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In Paul Miller’s new book “The Digital Workplace: How Technology is Liberating Work” we cover both the ups and the downs of digital working. Arguably one of the negatives is an increasing nervousness about the potential for data security breaches amongst organizations.
There are a number of trends which have the potential to make IT departments feel a little twitchy about data security. These include the increase in mobility and related devices, the growth of the cloud, the sheer number of online transactions, use of consumer tech in the workplace, social media, the interest in ‘big data’ and the growing sophistication of hacking groups.
There’s also some evidence to suggest that senior management are getting just as jumpy as IT and compliance department. For example a 2011 Websense survey of 1,000 IT Managers based in the US suggested that 35% of CEOs had got involved in talks about IT security having not previously been involved before after high-profile data security breaches, particularly WikiLeaks and those involving Sony.
Are they right to be nervous about security?
But are IT departments and leaders right to be a little nervous? The frequency of stories regularly appearing in the media about data breaches might suggest so. Various research surveys also strongly support this view. For example a recent Forrester survey of 2,300 IT executive suggested that 25% had experienced a data security breach in the previous year.
A survey released this month conducted by PwC s suggested the figure was even higher. The survey found 82% of large organisations in the UK reported security breaches caused by staff. One in seven large organisations in the UK detected hackers within their systems, 70% reported attempts by hackers to break into their network, and the average cost of the most serious data breach between £110,000 and £250,000.
Can many breaches be avoided?
So if we’re right to be wary, what can be done to prevent serious breaches? There is a view that many data breaches are largely unavoidable if the right planning, tools and processes in place. For example Verizon’s Data Breach Investigations Report suggests that nearly 80% of organizations were victims of opportunity where they had an “exploitable weakness”. Moreover 96% of attacks were not “highly difficult” – in that they could be prevented, and the attacks that were more sophisticated in nature tended to be once the original data breach had been made.
Challenge of mobility and consumer tech
Mobility and the rising use of consumer technology within the workplace may present more of a challenge. The use of more mobile devices for work is undoubtedly fuelling the potential for more security breaches. For example the 2011 Websense survey found that 27% had experienced company data being taken from a unprotected mobile device. Similarly social media also has risk potential – with the same survey reporting that 17% had experienced confidential information being posted to a social networking site. PwC found that 47% of large organizations in the UK had staff who had lost or leaked data.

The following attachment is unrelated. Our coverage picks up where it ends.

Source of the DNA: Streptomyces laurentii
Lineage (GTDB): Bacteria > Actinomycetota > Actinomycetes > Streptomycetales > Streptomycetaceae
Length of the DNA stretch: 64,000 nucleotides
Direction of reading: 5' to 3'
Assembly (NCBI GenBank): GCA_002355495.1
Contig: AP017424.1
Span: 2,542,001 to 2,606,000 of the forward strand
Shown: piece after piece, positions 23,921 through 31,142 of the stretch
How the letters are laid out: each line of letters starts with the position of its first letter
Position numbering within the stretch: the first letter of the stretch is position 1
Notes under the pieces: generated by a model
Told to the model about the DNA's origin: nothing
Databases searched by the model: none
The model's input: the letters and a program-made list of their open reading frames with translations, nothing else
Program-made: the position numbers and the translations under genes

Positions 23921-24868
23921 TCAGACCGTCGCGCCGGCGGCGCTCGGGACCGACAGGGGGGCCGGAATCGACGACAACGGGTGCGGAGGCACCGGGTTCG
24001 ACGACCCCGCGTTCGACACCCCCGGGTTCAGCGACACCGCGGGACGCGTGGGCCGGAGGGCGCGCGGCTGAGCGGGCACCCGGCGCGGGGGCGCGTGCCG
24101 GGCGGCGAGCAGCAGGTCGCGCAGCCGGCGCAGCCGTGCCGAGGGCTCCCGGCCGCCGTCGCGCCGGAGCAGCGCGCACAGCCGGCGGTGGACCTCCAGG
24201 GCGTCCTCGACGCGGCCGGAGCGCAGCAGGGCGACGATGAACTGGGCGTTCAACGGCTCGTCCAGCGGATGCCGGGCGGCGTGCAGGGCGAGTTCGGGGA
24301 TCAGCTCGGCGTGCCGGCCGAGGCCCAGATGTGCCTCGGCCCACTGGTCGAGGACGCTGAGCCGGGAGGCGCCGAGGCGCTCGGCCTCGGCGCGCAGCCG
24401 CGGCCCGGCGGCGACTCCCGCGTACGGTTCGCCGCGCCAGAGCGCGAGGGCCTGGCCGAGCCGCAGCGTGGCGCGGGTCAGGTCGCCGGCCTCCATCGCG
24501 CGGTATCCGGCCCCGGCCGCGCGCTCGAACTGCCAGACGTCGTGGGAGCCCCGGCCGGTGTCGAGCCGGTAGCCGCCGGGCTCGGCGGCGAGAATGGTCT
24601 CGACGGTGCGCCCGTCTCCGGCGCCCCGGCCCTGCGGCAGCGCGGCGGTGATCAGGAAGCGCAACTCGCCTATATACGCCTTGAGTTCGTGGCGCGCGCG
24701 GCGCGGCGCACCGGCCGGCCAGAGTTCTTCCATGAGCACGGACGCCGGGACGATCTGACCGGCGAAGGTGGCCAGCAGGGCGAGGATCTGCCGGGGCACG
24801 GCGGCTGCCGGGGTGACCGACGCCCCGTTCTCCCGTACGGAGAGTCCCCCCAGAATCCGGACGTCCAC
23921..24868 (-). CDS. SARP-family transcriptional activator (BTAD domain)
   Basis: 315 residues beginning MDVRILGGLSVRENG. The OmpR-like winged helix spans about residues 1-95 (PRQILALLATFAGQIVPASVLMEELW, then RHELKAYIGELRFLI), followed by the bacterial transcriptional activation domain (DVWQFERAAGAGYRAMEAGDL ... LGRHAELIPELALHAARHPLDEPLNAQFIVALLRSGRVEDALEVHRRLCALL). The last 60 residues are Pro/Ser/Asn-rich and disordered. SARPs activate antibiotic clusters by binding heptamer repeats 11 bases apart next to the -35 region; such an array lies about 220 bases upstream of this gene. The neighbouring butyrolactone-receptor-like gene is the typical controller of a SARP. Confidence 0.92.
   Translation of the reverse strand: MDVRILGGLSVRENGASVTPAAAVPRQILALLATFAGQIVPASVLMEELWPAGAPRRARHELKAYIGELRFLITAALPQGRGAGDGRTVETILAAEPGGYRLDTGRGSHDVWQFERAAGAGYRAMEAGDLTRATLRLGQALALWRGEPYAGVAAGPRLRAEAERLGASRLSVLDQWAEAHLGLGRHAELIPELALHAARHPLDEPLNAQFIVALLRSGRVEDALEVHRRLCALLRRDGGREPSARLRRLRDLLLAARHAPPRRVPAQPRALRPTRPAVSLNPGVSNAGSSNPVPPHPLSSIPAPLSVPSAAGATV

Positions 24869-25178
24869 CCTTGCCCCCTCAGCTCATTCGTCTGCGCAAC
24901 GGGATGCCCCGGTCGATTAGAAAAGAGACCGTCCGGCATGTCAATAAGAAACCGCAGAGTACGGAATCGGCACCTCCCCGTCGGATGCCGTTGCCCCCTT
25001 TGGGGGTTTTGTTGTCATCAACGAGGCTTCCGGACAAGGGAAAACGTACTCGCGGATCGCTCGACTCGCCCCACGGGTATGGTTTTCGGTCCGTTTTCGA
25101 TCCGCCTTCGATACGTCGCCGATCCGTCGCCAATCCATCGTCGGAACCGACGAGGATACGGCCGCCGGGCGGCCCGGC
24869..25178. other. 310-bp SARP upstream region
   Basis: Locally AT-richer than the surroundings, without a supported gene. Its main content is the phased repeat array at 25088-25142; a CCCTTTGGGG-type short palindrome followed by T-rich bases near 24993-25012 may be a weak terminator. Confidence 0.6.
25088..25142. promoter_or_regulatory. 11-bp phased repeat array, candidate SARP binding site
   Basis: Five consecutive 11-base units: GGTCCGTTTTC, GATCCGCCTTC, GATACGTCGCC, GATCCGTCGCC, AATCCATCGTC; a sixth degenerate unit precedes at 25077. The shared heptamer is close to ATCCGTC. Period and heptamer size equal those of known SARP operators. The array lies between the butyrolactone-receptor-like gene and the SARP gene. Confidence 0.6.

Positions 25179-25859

To a certain degree there will also always a game of cat and mouse going on between users who want to get round restrictions imposed on them by IT departments, and do what they need to do. For example if there is a 10mb limit on what you can send out by email then you just go and use Gmail. To a certain degree then organizations can never really keep a completely watertight ship.
Is it a user education issue?
Obviously there are a number of solutions which can be put in place, but with IT departments unable to control user behavior, education, training and highlighting personal responsibilities has to be one the approaches to minimize data security breaches.
Understanding risks and how not to compromise damaging an organization’s data security is important, although encouraging behaviors with such a dry subject isn’t necessary easy. For example some have criticized existing data security training programs suggesting that they need to be more imaginative in the way they deliver information to users.
I wonder if training and programs to spread awareness are placed in the wider context of working in the new Digital Workplace they have the potential to be more powerful? In general there is a woeful lack of training and support for this whole new shift in the way people work.
If the workplace is being transformed then employees should understand this new world, and new issues they face which cut across many different areas, including risk and compliance. There are many organizations that have yet to acknowledge that work is changing to a more mobile version. Those that do attempt to understand the change, grasp the opportunities and plan for the challenges are the ones most likely to succeed in the coming years.
What do you think? Does spreading awareness amongst users make a difference? Do you notice that employees who are more established in virtual working patterns tend to be more careful with their data? Is the problem going to get worse? We’d love to hear your views.